Race, Ethnicity, and the Gender-poverty Gap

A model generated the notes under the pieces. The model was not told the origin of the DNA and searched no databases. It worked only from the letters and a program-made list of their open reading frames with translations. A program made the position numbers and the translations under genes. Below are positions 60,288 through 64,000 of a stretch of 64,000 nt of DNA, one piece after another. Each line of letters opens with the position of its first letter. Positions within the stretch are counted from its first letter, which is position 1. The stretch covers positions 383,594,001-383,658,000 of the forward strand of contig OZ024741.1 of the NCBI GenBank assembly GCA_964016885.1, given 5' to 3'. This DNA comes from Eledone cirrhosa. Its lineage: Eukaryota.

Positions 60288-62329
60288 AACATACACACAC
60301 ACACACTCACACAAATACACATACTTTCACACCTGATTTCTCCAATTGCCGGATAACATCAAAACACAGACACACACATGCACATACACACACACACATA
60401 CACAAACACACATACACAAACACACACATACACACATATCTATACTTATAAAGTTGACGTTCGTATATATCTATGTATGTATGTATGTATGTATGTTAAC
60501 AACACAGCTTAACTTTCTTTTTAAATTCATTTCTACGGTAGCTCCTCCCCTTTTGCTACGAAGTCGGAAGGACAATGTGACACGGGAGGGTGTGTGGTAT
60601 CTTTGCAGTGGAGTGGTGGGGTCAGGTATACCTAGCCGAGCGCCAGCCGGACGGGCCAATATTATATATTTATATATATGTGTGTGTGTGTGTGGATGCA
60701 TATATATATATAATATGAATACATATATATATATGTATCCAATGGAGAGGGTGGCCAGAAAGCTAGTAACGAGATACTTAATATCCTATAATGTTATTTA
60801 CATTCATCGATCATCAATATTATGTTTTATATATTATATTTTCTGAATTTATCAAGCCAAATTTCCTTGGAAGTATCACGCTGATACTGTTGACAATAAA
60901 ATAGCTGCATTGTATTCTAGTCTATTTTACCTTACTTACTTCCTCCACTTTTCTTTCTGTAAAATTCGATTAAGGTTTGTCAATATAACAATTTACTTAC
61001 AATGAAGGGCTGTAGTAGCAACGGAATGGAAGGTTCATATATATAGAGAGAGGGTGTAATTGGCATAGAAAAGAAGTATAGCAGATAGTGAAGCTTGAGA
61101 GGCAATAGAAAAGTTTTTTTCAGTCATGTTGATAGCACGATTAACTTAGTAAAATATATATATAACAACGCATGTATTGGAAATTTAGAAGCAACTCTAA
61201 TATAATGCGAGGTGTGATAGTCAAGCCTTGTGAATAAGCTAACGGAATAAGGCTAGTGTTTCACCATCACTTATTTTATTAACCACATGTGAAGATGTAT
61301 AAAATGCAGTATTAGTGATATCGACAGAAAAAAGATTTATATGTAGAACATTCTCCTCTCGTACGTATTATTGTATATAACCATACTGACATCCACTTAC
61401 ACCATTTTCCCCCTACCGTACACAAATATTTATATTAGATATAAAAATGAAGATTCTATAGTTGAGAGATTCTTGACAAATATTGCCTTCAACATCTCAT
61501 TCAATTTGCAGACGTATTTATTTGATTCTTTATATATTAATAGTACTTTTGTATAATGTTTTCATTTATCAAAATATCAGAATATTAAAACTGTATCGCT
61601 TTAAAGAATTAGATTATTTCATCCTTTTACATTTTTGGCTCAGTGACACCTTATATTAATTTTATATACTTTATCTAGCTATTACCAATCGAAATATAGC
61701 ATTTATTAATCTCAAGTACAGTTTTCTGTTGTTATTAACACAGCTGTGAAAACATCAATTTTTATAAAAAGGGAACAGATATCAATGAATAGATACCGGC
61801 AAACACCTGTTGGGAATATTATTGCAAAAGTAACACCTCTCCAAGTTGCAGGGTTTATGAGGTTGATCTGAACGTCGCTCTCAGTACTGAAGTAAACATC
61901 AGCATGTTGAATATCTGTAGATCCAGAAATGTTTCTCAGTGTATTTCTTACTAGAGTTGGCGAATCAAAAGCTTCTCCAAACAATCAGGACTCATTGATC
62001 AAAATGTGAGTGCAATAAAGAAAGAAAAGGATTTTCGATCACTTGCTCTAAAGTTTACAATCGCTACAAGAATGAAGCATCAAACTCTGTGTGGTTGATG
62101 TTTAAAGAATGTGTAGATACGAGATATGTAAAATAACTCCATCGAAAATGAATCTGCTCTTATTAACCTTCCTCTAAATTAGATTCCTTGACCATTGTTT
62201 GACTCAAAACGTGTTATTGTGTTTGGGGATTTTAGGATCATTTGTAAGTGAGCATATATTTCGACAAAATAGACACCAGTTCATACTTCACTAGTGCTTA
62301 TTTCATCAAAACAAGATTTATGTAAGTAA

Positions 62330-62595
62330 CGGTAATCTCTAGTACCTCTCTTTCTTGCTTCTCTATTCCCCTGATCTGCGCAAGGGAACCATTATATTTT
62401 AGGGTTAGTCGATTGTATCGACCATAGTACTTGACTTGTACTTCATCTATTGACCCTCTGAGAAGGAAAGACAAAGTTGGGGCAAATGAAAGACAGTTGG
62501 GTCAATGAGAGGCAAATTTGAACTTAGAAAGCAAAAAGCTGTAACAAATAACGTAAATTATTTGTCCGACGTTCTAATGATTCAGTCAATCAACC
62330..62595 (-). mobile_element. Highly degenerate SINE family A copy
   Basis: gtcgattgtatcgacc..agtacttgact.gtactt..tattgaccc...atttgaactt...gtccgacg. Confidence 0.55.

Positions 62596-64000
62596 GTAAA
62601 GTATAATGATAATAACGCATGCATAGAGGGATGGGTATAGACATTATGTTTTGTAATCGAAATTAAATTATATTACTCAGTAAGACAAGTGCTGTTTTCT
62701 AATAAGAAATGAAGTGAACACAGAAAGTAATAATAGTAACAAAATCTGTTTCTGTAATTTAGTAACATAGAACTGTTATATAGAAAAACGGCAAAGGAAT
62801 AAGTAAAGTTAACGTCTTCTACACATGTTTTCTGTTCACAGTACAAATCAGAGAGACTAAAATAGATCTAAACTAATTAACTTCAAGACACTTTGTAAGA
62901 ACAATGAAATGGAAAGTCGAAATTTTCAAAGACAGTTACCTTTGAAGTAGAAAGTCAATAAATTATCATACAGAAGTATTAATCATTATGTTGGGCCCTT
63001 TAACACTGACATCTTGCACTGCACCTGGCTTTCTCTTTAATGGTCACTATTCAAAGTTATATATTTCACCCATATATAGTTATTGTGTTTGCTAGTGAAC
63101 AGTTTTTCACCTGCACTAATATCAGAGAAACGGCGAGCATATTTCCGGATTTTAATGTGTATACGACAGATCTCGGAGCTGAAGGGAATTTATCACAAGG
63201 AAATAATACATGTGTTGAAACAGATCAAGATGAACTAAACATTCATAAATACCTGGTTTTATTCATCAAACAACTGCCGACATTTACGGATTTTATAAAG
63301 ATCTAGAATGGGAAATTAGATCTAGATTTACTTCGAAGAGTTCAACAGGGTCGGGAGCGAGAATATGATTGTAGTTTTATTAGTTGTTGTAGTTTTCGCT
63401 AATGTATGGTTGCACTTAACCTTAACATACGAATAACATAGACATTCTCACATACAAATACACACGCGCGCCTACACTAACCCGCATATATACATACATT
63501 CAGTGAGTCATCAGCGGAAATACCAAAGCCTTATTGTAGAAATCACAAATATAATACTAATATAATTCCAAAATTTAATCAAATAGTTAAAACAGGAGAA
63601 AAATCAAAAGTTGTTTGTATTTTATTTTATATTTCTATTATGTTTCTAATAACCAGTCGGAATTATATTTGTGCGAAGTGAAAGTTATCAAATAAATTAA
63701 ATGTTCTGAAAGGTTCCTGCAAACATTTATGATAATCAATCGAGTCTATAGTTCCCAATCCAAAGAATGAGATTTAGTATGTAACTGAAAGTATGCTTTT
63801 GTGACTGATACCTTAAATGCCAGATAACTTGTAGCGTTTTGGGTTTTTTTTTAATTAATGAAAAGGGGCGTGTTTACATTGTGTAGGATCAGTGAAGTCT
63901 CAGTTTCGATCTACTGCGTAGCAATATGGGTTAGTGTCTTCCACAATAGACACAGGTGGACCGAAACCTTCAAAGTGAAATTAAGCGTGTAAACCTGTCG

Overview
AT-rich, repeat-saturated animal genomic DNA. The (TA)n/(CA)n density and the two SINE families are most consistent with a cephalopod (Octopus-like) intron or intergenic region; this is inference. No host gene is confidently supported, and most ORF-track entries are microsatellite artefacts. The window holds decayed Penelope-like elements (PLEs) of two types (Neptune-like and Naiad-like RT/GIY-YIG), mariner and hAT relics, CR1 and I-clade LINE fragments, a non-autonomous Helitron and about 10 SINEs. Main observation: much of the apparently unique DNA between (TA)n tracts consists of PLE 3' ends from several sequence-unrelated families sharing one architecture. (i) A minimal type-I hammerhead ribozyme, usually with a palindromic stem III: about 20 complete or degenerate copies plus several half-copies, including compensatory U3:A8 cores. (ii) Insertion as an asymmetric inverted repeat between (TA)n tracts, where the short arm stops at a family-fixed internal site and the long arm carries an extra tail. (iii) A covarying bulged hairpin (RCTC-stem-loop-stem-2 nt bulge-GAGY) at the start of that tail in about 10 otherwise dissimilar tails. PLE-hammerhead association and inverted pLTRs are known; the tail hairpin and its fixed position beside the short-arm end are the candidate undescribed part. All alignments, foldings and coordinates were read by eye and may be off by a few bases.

We use data from the Current Population Survey (CPS 1994-2001) to document the relationship between gender-specific demographic variations and the gender-poverty gap among eight racial/ethnic groups. We find that black and Puerto Rican women experience a double disadvantage owing to being both women and members of a minority group. As compared with whites, however, gender inequality among other minority groups is relatively small. By utilizing a standardization technique, we are able to estimate the importance of gender-specific demographic and socioeconomic composition in shaping differences in men's and women's poverty rates both within and across racial/ethnic lines. The analysis reveals that sociodemographic characteristics have a distinct effect on the poverty rate of minority women, and that the form and the magnitude of the effect vary across racial/ethnic lines. By incorporating the newly available immigration information in the CPS data, we are also able to document the effect of immigration status on gender inequality. The social and economic implications of the findings for the study of gender inequality are discussed in the last section of the article.